Yet another aspect of the invention is directed to a kit for tissue excision. The kit comprises one or more devices having a hollow body having a distal end and a proximal end, wherein the distal end comprises one or more apertures; a first pivot member disposed within the hollow body; and a tissue excision member mounted in rotatable communication with the pivot member, wherein at least a portion of the tissue excision member is exposed through the one or more side apertures, and wherein the tissue excision member moves in a longitudinal direction around the pivot member in relation to the hollow body; contained within packaging. Additional components of the kit can include, for example, an injectable medium, such as a contrast medium or hydrophillic-lipophillic block copolymer gel. Additional components can include trocars, clamps, guides, topical anesthetic, topical antibiotics, surgical gauze, needles, surgical thread, or any other component that might be useful to a surgeon during the procedure.

Embodiments described herein comprise a combination of features and advantages intended to address various shortcomings associated with certain prior devices. The various characteristics described above, as well as other features, will be readily apparent to those skilled in the art upon reading the following detailed description of the preferred embodiments, and by referring to the accompanying drawings.

Incorporation by Reference

All publications, patents, and patent applications mentioned in this specification are herein incorporated by reference to the same extent as if each individual publication, patent, or patent application was specifically and individually indicated to be incorporated by reference.

BRIEF DESCRIPTION OF THE DRAWINGS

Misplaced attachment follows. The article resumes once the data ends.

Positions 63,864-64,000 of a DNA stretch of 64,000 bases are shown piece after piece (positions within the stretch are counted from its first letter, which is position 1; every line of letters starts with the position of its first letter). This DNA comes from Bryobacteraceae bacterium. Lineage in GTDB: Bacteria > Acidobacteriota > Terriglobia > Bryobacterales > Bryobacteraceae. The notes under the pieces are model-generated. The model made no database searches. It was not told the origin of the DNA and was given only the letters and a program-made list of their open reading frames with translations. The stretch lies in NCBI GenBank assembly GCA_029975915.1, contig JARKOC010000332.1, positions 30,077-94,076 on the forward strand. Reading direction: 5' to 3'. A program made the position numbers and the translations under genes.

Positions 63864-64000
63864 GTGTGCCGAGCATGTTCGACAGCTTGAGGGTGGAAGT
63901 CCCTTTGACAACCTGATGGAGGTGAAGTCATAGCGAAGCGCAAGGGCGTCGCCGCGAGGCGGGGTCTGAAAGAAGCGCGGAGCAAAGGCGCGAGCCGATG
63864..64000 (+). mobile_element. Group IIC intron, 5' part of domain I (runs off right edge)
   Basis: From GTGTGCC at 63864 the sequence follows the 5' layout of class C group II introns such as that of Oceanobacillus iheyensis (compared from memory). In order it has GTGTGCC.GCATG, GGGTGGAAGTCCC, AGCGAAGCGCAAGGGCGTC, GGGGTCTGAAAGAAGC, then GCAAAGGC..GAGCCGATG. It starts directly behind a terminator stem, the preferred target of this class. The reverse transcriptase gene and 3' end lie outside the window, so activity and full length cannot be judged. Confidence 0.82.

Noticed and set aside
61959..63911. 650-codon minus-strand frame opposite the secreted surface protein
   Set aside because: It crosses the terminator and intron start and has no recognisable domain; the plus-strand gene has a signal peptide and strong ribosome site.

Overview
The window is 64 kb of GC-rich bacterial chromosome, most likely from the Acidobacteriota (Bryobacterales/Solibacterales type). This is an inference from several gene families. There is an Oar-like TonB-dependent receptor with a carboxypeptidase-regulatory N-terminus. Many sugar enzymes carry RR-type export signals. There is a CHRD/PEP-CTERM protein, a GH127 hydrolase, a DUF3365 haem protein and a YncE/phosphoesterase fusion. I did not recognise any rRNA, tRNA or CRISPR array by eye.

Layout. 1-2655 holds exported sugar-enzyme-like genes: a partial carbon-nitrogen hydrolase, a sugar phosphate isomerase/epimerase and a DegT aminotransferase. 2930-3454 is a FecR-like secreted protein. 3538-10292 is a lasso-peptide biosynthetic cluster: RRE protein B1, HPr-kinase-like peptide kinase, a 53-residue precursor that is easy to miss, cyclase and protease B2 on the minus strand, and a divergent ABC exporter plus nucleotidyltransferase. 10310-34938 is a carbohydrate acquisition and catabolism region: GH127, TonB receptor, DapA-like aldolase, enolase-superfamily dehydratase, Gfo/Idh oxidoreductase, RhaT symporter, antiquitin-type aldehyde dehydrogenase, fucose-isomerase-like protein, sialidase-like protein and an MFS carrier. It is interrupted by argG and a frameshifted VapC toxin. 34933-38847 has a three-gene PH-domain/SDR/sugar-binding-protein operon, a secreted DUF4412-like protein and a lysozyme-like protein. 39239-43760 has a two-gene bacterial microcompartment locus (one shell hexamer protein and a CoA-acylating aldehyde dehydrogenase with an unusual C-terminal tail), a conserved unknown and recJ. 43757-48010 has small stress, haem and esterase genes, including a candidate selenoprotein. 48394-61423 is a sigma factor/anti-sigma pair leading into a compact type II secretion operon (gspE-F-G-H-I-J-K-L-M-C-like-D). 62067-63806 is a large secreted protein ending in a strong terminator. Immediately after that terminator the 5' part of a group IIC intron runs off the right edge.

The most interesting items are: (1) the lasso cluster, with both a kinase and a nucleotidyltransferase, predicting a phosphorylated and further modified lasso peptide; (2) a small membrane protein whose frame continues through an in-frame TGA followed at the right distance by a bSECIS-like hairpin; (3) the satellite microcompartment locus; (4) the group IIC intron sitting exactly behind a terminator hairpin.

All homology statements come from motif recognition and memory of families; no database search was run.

The novel features of the invention are set forth with particularity in the appended claims. A better understanding of the features and advantages of the present invention will be obtained by reference to the following detailed description that sets forth illustrative embodiments, in which the principles of the invention are utilized, and the accompanying drawings of which:

FIG. 1 is a lateral elevation view of a normal human spinal column;

FIG. 2A is a superior view of a normal human lumbar vertebra; FIG. 2B is a cross-section of the spine within the spinal canal with the dural sac and a normal (un-stenosed) ligamentum flavum therein;

FIG. 3 is a lateral elevational view of two vertebral bodies forming a functional spinal unit;

FIG. 4 is a posterolateral oblique view of a vertebrae from a human spinal column;

FIG. 5 is a perspective view of the anatomical planes of the human body;

FIG. 6 illustrates an embodiment of a tissue excision device;

FIG. 7 illustrates the tissue excision device of FIG. 6 with the operation features located within the device;

FIGS. 8A-B illustrate variations of a side apertures at the distal tip of a tissue excision device;

FIG. 9 illustrates a distal section of an embodiment of a tissue excision device;

FIGS. 10A-F illustrate various distal sections of embodiments of the tissue excision device;

FIGS. 11A-B are cross-sectional view of different embodiments of the tissue excision device;

FIGS. 12A-B are views of a pivot member used in conjunction with embodiments of a tissue excision device;

FIG. 13 is a superior view of a lumbar vertebra with a thickened ligamentum flavum;

FIG. 14A is an enlarged cross-section of a vertebral foramen, showing a safety zone created by compression of the dural sac; FIG. 14B is the cross-section of FIG. 14A, showing a tissue modification tool positioned in the ligamentum flavum using an ipsilateral approach; FIG. 14C is the cross-section of FIG. 14A, showing a tissue modification tool positioned in the ligamentum flavum using a minimally invasive decompression procedure;